Agencies Issue Notice on Use of Cleaners, Disinfectants on Medical Equipment
THE U.S. Food and Drug Administration (FDA), the U.S. Centers for Disease Control and Prevention (CDC), EPA and OSHA have collaborated to develop a public health notification describing the hazards of using excess cleaning and disinfecting liquids on certain electronic medical equipment, along with recommendations to avoid these hazards.
FDA stated that a broad perspective on contamination drives current infection control strategies that focus on cleaning and disinfecting frequently touched surfaces that contribute to cross-transmission of infections. Contaminated surfaces can include:
- Surfaces and equipment with blood or other potentially infectious material.
- Surfaces touched by gloved hands after glove contact with patients.
- Surfaces touched by patients, and surfaces contacted by or in the vicinity of aerosols and spatter.
- Surfaces about whose state of cleanliness the healthcare professional is uncertain.
Over the past two years, the relevant federal agencies have worked together to address problems associated with inappropriate use of liquids on electronic medical equipment. The problems included equipment fires and other damage, equipment malfunctions and healthcare worker burns. These problems involved infusion pumps, ventilators, patient-controlled analgesia pumps, sequential compression device pumps, telemetry physiological signal receivers and transmitters, infusion fluid warmers and infant anti-abduction sensors.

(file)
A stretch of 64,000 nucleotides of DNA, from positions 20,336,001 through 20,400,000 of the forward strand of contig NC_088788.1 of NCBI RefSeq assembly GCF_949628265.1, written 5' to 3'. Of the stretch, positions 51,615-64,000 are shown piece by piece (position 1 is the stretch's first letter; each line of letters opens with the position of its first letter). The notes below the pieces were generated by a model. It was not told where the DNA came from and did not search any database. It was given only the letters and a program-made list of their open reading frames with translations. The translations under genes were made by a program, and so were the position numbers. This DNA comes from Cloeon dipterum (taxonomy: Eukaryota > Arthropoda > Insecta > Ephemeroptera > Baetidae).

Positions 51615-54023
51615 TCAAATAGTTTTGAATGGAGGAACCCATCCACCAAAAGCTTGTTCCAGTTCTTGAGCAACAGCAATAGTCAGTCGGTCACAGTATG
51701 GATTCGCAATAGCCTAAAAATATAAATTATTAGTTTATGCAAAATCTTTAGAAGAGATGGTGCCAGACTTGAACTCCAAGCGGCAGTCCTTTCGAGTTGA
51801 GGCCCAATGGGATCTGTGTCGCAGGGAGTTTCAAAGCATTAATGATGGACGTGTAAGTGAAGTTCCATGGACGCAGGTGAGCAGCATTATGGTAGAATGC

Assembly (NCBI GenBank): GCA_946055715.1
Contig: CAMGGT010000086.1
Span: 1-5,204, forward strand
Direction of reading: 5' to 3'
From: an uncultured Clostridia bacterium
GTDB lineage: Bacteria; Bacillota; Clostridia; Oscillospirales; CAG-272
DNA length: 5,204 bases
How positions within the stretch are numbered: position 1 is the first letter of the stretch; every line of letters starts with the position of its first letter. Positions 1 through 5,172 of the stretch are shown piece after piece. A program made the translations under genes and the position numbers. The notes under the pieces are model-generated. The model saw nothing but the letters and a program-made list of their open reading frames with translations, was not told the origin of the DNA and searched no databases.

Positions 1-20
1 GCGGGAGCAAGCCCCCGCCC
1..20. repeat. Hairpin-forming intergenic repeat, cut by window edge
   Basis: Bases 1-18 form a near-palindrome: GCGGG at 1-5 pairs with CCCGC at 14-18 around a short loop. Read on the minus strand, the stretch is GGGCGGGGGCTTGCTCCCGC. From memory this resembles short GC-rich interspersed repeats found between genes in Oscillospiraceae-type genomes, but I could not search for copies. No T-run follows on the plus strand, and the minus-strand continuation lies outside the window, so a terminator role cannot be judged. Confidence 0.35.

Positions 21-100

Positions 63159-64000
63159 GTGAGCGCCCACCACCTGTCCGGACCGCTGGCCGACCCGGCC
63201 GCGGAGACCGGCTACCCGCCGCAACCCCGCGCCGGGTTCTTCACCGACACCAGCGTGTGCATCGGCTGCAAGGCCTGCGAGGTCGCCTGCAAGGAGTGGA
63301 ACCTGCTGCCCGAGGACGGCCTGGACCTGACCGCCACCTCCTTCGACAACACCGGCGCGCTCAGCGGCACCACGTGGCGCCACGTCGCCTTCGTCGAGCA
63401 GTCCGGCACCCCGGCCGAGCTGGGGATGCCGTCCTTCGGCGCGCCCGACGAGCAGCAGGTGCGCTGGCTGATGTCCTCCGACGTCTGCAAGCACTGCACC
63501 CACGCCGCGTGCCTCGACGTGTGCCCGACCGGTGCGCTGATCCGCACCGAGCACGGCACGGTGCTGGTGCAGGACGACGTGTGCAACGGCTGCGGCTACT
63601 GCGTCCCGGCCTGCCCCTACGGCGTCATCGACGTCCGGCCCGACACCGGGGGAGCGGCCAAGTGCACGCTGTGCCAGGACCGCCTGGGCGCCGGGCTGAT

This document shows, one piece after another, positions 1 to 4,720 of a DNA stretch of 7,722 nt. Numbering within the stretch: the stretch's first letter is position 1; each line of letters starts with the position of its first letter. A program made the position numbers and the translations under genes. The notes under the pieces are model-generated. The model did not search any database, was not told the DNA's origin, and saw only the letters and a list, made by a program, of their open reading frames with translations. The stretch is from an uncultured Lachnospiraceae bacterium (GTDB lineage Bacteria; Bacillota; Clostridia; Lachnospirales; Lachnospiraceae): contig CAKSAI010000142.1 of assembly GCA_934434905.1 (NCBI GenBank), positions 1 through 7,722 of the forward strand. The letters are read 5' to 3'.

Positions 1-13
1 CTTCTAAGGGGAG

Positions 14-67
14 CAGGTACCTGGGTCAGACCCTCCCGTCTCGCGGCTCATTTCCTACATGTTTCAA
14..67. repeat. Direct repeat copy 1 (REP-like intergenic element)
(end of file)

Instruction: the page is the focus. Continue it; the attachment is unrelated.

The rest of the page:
This notification, however, is not limited to these equipment types and may be relevant to any equipment that has unsealed electronic circuitry or components, such as computer workstations, handheld devices and other monitoring equipment. The equipment malfunctions could result in life-threatening events to patients such as over-infusion of medications, loss of life-supporting drug therapy and loss of patient ventilation.
To access the notification, go to www.fda.gov/cdrh/safety/103107-cleaners.html.